«Bonjour Madame – comment ça va?»
«Ça va bien merci Teegan, et toi?»
«Ça va, ça va.»
«As-tu apportes tes livres de poésie?»
I attended French lessons almost every Saturday last year, (my wonderful school could not offer lessons themselves.) I was accompanied by three other lovely “filles” once every second week – they had also been exempted from learning Afrikaans. [South African education law: if a student has been out of the country for 5 years or more, the student is classed as a foreigner. Thus, the student may be excused from learning the country’s national language.] Frankly, I did not mind at, I had been studying French my entire schooling career.
The Saturdays with the rest of the girls had become a social event for me. We chatted (in English) about: school life, personal events and even current affairs. We had our laughs too. I remember we were finishing up a lesson and one of us asked, “Where’s the city of love?”
“Spain is not a city,” Madame retorted.
I burst out laughing.
I have to admit – every second Saturday stayed as my favourite times. I had the privilege to obtain a one-on-one with my teacher (I know some students dread such a situation but I honestly enjoyed them). It was these lessons where we would indulge ourselves in the masterpieces of Charles Baudelaire, Victor Hugo, Boris Vian and Jean de La Fontaine – Well, I found them to be magnificent pieces of poetry.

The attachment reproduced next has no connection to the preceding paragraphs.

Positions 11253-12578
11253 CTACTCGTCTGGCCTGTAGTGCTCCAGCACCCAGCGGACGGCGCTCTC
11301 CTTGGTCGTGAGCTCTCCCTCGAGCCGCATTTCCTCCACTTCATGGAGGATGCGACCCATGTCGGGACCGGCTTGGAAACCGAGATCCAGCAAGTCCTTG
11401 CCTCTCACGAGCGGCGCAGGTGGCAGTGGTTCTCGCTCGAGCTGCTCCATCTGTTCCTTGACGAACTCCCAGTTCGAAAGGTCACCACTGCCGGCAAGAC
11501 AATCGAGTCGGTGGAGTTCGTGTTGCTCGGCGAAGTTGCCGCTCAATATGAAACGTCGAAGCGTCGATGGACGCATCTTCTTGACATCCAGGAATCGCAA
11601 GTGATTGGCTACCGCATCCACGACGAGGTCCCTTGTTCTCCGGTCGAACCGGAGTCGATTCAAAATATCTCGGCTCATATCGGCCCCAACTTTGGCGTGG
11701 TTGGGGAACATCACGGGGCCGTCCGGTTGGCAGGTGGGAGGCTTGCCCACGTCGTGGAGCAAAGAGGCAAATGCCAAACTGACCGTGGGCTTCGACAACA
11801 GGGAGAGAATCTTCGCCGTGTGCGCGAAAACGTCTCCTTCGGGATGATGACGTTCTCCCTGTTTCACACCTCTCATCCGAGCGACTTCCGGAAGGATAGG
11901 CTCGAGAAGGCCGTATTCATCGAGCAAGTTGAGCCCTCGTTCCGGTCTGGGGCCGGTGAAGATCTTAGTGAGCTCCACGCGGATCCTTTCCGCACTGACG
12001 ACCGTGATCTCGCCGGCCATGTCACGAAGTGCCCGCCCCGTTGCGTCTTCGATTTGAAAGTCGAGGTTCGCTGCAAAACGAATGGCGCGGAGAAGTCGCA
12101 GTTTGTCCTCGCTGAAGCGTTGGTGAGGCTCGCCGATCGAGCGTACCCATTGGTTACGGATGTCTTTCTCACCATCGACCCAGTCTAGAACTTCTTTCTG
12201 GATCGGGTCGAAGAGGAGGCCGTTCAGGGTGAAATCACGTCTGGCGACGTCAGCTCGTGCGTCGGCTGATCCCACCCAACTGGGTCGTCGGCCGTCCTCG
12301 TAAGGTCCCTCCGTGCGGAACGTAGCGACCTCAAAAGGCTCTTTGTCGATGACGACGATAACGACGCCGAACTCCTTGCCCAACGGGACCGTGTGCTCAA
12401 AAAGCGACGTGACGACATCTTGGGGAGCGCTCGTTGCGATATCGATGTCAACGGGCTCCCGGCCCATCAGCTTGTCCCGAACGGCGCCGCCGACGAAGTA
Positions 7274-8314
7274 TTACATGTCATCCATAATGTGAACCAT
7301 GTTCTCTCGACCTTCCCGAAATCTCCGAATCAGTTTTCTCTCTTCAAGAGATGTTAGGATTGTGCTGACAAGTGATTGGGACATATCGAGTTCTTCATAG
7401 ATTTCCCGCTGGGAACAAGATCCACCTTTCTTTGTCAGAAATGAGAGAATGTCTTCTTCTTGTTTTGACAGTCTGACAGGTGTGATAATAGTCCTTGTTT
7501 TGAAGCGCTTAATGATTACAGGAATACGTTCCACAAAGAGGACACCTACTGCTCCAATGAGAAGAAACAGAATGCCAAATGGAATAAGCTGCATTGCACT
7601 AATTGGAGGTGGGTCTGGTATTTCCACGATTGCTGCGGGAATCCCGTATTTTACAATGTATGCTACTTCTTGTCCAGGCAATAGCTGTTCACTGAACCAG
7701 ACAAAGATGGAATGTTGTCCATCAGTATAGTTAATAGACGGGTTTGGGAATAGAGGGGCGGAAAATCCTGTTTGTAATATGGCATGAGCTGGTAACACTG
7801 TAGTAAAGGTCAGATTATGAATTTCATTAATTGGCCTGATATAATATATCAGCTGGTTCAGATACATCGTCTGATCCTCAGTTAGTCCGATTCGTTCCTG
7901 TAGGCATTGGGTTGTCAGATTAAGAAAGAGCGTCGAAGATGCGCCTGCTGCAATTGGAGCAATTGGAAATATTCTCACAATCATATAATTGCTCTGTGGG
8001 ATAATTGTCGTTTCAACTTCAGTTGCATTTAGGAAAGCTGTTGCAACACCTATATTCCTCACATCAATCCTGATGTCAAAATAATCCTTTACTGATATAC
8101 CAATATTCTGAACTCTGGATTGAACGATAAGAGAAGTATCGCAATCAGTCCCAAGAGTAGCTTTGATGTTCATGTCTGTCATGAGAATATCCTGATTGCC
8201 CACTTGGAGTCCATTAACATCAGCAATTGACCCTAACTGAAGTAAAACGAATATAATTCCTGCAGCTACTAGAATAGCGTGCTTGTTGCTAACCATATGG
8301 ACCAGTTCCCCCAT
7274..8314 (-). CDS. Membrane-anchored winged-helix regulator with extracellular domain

Madame would recite the poem fully in its written form; she was never monotonous or unenthusiastic, which I had come to appreciate. She would then dissect each line, translating them to English, explain and discuss the possible angles of their true meanings. Poetry, like most arts and all things beautiful, always has space for interpretation. After all, what one interprets in life shows a true image of one’s self.
I never experienced discontent with my literature lessons. I’ve always had an unhealthy fetish for poetry, so imagine a hopeless poetry fan engaging in poetry of a different language? – With green tea and pumpkin cake on offer too.
Madame was an excellent teacher and I am truly grateful for her assistance, because in the end I did well in my French final exam. But I think I am more thankful for her rekindling a passion for the language I had thought I had lost.
«allons cueille cueille
les roses les roses
roses de la vie» – Si tu t’imagines, Raymond Queneau (1903-1976)
“go pick pick
the roses the rose
roses of life”